They voted in every election—until April 7. For some Wisconsin voters, absentee ballot issues meant no voice.
Until April 7, Lincoln County resident Andrea Fenner and her husband Paul had voted in every election in their memory. Tuesday, that changed.
“It’s extremely troubling,” Andrea told 7 Investigates in a video interview Tuesday afternoon. By that time, the mail had already arrived for the day in North Carolina where they had first traveled on vacation and are now remaining until the COVID-19 outbreak subsides. Their absentee ballots, however, had not arrived.
The U.S. Supreme Court ruled Monday evening that ballots postmarked after April 7 but received by April 13th could not be counted for April’s primary election, overturning a lower federal court’s ruling that had would have permitted them. Results will still not be released until April 13 to allow for the counting of absentee ballots postmarked by April 7, but for voters like Andrea and Paul and others 7 Investigates spoke with Tuesday who never received their ballot, their voices won’t be counted.
“My husband and I have voted in every election that we can ever remember,” Andrea said. They’re lifelong Wisconsin residents, and requested their absentee ballots with their daughter Shannon’s help more than a week ago. Shannon, who lives in a different Wisconsin township from them, had received her ballot in North Carolina. She'd also made sure the correct address had been included in Andrea and Paul’s application, as well as contacting the appropriate clerk.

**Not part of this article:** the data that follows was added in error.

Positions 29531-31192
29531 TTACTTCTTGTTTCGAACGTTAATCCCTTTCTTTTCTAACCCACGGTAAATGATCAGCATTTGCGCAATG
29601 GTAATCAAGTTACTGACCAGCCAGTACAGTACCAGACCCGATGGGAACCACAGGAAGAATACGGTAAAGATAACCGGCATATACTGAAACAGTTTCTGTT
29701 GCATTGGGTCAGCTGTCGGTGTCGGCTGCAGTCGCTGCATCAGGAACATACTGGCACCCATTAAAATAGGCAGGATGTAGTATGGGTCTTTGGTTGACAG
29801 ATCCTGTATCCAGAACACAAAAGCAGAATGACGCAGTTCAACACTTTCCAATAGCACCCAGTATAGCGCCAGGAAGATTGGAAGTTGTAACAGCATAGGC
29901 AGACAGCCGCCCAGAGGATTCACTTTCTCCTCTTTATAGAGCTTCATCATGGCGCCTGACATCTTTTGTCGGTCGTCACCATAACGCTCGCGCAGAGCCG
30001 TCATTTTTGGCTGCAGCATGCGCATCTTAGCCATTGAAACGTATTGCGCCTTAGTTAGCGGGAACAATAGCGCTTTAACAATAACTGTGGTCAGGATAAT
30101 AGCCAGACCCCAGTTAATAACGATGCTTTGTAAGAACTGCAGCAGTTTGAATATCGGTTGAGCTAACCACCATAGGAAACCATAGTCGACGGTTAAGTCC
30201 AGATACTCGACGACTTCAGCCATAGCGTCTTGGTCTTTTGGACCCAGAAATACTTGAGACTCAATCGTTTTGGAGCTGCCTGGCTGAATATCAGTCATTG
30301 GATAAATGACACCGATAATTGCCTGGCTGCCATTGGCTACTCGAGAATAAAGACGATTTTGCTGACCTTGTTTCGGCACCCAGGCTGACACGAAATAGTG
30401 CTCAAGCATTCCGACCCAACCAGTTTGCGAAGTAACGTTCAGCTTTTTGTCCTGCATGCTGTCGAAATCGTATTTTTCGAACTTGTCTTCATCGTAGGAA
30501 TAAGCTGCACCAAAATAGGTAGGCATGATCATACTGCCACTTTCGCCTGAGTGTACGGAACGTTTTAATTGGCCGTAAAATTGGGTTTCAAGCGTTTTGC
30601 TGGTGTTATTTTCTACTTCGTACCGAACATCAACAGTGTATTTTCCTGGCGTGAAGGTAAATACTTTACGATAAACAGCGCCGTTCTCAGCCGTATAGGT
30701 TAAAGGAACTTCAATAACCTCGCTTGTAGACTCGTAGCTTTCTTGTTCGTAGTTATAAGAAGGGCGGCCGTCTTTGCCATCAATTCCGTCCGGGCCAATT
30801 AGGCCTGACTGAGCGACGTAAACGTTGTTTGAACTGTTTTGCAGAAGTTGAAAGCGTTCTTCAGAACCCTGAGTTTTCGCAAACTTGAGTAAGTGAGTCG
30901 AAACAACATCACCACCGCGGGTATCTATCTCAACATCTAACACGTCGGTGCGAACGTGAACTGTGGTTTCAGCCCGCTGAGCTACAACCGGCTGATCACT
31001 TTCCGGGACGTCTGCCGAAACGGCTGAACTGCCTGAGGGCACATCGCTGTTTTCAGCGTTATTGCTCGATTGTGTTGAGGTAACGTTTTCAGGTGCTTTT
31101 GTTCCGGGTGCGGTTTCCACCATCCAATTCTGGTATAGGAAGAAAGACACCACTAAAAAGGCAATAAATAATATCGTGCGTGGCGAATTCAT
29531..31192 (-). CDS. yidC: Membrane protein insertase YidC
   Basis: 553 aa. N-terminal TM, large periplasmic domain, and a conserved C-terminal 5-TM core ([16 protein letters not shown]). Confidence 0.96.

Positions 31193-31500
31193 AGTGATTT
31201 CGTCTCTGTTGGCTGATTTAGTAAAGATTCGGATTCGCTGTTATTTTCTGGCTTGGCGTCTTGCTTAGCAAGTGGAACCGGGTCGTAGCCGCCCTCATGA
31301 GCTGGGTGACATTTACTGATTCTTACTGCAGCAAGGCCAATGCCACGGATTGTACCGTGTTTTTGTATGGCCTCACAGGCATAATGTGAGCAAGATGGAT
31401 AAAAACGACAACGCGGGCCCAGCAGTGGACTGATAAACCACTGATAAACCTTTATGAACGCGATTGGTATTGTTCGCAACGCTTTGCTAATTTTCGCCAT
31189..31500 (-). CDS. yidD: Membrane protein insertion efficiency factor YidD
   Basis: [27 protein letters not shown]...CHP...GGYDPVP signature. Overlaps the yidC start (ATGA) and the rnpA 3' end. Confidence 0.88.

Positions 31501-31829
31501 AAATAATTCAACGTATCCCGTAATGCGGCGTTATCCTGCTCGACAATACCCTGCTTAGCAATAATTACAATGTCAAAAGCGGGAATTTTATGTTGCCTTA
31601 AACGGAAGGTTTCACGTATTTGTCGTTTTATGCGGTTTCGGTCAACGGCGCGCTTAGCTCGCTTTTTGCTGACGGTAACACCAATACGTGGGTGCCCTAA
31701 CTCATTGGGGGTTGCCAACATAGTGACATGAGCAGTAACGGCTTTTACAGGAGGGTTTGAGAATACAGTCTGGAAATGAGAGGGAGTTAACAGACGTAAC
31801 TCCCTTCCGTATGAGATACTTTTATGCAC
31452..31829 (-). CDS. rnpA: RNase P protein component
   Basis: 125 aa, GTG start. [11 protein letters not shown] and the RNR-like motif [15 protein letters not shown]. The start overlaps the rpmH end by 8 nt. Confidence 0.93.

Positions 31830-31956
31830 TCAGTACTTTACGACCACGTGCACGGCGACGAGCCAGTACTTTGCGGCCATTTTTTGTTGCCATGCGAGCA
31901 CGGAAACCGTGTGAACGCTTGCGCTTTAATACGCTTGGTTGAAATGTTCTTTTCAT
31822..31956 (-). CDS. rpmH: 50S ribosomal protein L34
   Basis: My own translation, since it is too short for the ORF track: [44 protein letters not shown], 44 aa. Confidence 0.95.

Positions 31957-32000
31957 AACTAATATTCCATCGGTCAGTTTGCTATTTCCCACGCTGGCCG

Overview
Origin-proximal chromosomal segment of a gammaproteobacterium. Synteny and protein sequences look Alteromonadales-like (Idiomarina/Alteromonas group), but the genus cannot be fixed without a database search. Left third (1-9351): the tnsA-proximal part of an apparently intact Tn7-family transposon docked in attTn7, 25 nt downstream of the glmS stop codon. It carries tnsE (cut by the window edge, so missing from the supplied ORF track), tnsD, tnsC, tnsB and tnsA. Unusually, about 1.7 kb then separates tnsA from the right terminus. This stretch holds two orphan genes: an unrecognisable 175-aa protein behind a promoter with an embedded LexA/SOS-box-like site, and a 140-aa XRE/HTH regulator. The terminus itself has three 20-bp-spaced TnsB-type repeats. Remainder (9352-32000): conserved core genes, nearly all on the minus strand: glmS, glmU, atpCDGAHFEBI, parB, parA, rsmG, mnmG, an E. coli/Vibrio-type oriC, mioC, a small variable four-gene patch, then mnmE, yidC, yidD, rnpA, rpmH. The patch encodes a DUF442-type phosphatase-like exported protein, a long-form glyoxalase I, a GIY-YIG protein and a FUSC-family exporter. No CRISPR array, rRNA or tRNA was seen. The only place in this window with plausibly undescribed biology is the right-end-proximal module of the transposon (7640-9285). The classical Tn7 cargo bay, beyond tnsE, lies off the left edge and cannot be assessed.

On Tuesday, when 7 Investigates tracked Andrea’s ballot, the WEC website showed it as being sent on March 30. But the ballot hadn’t just not appeared in their North Carolina mailbox; when a friend checked their Wisconsin home address where they had arranged mail forwarding to North Carolina, the ballot still was not there late Tuesday afternoon.
“It’s a sad day for Wisconsin,” Andrea said. “I think a lot of people are upset.” She and her husband are in their 70s, and have multiple family members with health conditions that put them at higher risk if infected with COVID-19.
And even while their ballot was marked as sent on the My Vote website, almost 13,000 other absentee ballots were requested but not sent as of Tuesday evening, according to data tracked on the WEC website. However, Reid Magney with the WEC cautioned that the numbers of both requested, sent and received absentee ballots could be larger, due to overworked municipal clerks unable to update their data.
“Clerks are swamped and may be behind on data entry,” Magney noted. Postal service issues could be part of the problem when receiving ballots, Magney said, but they weren’t ruling out other issues as well.
Almost 1.3 million absentee ballots were requested according to data posted to the WEC for April 7, roughly five times the previous record of absentee ballot requests. Out of 1.3 million, almost a million (or 77%) had been returned by the time polls closed Tuesday, a number that could still increase as clerks continue inputting data. Normally, absentee ballots have an 80% return rate.
7 Investigates spoke with several would-be voters Tuesday who hadn't been able to receive requested ballots. But unsent and unreceived ballots weren’t the only issue stopping voters from casting a ballot Tuesday. Others said they struggled with the technology surrounding requesting an absentee ballot.
Wendy Gohdes in Marathon County said she tried accessing the My Vote website more than a dozen times over a period of a couple weeks, trying to request a ballot. Each time, she said she either wasn’t able to load the site or once loaded, the site froze. She’s self-quarantining with her husband, who’s at high risk if infected.
“He had a kidney transplant. So his white blood count is practically nonexistent,” Gohdes said. “He can’t take the chance of going near anybody that’s a possibility.” Gohdes didn’t vote today.
“We can’t take the chance of walking in by any people.”
Election results won’t be available until after 4 p.m. on April 13th, after a chaotic election eve in which Governor Tony Evers ordered a suspension of in-person voting until June, an order that was later overturned Monday evening by the state supreme court.